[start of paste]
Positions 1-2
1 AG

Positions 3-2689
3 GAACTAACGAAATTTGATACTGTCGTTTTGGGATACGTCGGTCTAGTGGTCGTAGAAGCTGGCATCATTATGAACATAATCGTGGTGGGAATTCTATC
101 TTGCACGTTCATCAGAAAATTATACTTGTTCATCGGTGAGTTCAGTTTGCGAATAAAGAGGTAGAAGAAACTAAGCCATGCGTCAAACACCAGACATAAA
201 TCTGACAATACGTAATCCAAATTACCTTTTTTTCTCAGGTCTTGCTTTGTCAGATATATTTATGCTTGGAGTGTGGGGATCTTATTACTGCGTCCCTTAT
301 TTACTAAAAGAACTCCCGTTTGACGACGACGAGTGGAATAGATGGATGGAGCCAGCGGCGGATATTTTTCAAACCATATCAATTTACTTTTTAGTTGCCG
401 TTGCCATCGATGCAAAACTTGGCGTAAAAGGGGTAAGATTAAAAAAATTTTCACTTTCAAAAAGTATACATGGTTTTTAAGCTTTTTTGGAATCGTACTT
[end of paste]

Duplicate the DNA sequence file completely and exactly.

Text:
Positions 1-2
1 AG

Positions 3-2689
3 GAACTAACGAAATTTGATACTGTCGTTTTGGGATACGTCGGTCTAGTGGTCGTAGAAGCTGGCATCATTATGAACATAATCGTGGTGGGAATTCTATC
101 TTGCACGTTCATCAGAAAATTATACTTGTTCATCGGTGAGTTCAGTTTGCGAATAAAGAGGTAGAAGAAACTAAGCCATGCGTCAAACACCAGACATAAA
201 TCTGACAATACGTAATCCAAATTACCTTTTTTTCTCAGGTCTTGCTTTGTCAGATATATTTATGCTTGGAGTGTGGGGATCTTATTACTGCGTCCCTTAT
301 TTACTAAAAGAACTCCCGTTTGACGACGACGAGTGGAATAGATGGATGGAGCCAGCGGCGGATATTTTTCAAACCATATCAATTTACTTTTTAGTTGCCG
401 TTGCCATCGATGCAAAACTTGGCGTAAAAGGGGTAAGATTAAAAAAATTTTCACTTTCAAAAAGTATACATGGTTTTTAAGCTTTTTTGGAATCGTACTT